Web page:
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Saint Vincent, Grenada and The Grenadines


A St. Lucia sailing itinerary has many possibilities. You could spend the entire week in St. Lucia waters to enjoy leisurely sails and sojourns ashore to shop, sightsee, and sample gourmet fare in upscale restaurants. But for most sailors the attraction of the Eastern Caribbean is the chance to combine open-water, down-island romps in fair winds with pleasant days of island-hopping a short distance to swim, snorkel, and experience the culture and ambience of the smaller isles in the magnificent Grenadines just south of St. Vincent. The longest passage is between St. Lucia and St. Vincent, and beyond are myriad islands in a tropical paradise. A one-way charter between St. Lucia and Canouan opens up even more time in the Grenadines because there's no need to retrace your steps. This is a very attractive alternative St. Lucia itinerary for many sailors.


Day 1: St. Lucia


Marigot Bay to the Pitons - 9 nm. After enjoying a
refreshing lunch at one of the many restaurants near the marina, set sail on the first leg of your adventure with a short passage along the island's western shore. The lush green rain forest rises into the clouds atop Mount Gimie and the other soaring heights that make St. Lucia so beautiful. Soon the conical twins, Petit and Gros Piton, both of which are more than 2,400 feet in elevation, appear off the port bow. Pick up a mooring north of Petit Piton, and head ashore to explore the natural wonders of the area, which include waterfalls and sulfur springs.

Mooring: Moorings are available at numerous locations. Anchoring is permitted only in certain locations.
Dinghy dockage: Dinghy docks are plentiful.
Things to do: There are many restaurants along the shore and in town. The most elegant is the Hummingbird Restaurant at Hummingbird Resort. Sulfur Springs, the volcanically heated waters of Diamond Baths and its surrounding tropical gardens, guided hiking tours in the rain forest near Morne Fond St. Jacques (stop by the Soufriére Marine Management office in town for more information), Maho waterfalls, and the Jalousie Plantation (part of Sunswept Resorts) are among the attractions in and around Soufriére.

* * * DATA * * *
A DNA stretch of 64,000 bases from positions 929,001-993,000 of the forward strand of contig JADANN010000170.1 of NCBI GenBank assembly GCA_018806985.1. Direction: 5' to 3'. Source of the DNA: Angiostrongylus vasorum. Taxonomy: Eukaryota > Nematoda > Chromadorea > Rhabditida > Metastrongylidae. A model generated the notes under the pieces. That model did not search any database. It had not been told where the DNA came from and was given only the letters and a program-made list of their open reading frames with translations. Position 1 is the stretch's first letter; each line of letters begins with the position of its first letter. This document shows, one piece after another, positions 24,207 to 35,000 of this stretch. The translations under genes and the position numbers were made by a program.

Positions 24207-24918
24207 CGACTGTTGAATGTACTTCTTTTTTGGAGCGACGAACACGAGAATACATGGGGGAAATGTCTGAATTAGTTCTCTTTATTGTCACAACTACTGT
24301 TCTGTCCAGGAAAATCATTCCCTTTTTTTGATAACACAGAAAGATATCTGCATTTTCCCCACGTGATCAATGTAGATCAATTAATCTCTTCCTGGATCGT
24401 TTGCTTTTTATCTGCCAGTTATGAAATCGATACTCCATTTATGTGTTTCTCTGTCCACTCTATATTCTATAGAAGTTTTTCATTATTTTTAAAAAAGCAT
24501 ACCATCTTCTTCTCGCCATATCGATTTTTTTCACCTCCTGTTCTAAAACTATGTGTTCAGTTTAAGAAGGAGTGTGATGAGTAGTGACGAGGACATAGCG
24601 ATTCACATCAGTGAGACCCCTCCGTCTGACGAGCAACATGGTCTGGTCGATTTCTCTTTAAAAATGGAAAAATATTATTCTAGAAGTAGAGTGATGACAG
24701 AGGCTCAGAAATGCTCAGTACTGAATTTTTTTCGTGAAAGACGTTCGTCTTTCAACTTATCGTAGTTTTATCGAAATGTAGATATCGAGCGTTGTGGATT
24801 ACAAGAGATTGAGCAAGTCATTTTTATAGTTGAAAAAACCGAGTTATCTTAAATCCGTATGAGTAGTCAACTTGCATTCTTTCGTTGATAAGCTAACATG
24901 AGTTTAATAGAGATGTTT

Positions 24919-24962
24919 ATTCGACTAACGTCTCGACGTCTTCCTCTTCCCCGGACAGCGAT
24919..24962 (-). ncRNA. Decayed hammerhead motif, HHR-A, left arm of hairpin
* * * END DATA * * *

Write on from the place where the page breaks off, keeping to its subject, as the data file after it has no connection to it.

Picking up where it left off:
Facilities: Fuel, water, ice, provisions, taxicabs, car rentals, and Internet access are available.


Day 2: St. Vincent and Bequia

The Pitons to Bequia - 55 nm. Awaken early to get under way
for day two of your St. Lucia itinerary. Sail south with a fair wind off the beam across open waters to the high, rugged island of St. Vincent. The clouds often obscure the upper heights and appear as a cottony white smudge on the distant horizon atop a shimmering turquoise sea. This is Eastern Caribbean sailing at its best, with the sails trimmed perfectly for a fast passage to the splendid cruising grounds of the Grenadines. Many world cruisers say this part of the Caribbean is the best of the entire region. Blue Lagoon, at the south end of St. Vincent, is an excellent harbor; many sailors stop there en route to Bequia from St. Lucia. Otherwise, keep sailing the remaining distance to Admiralty Bay, Bequia's main harbor.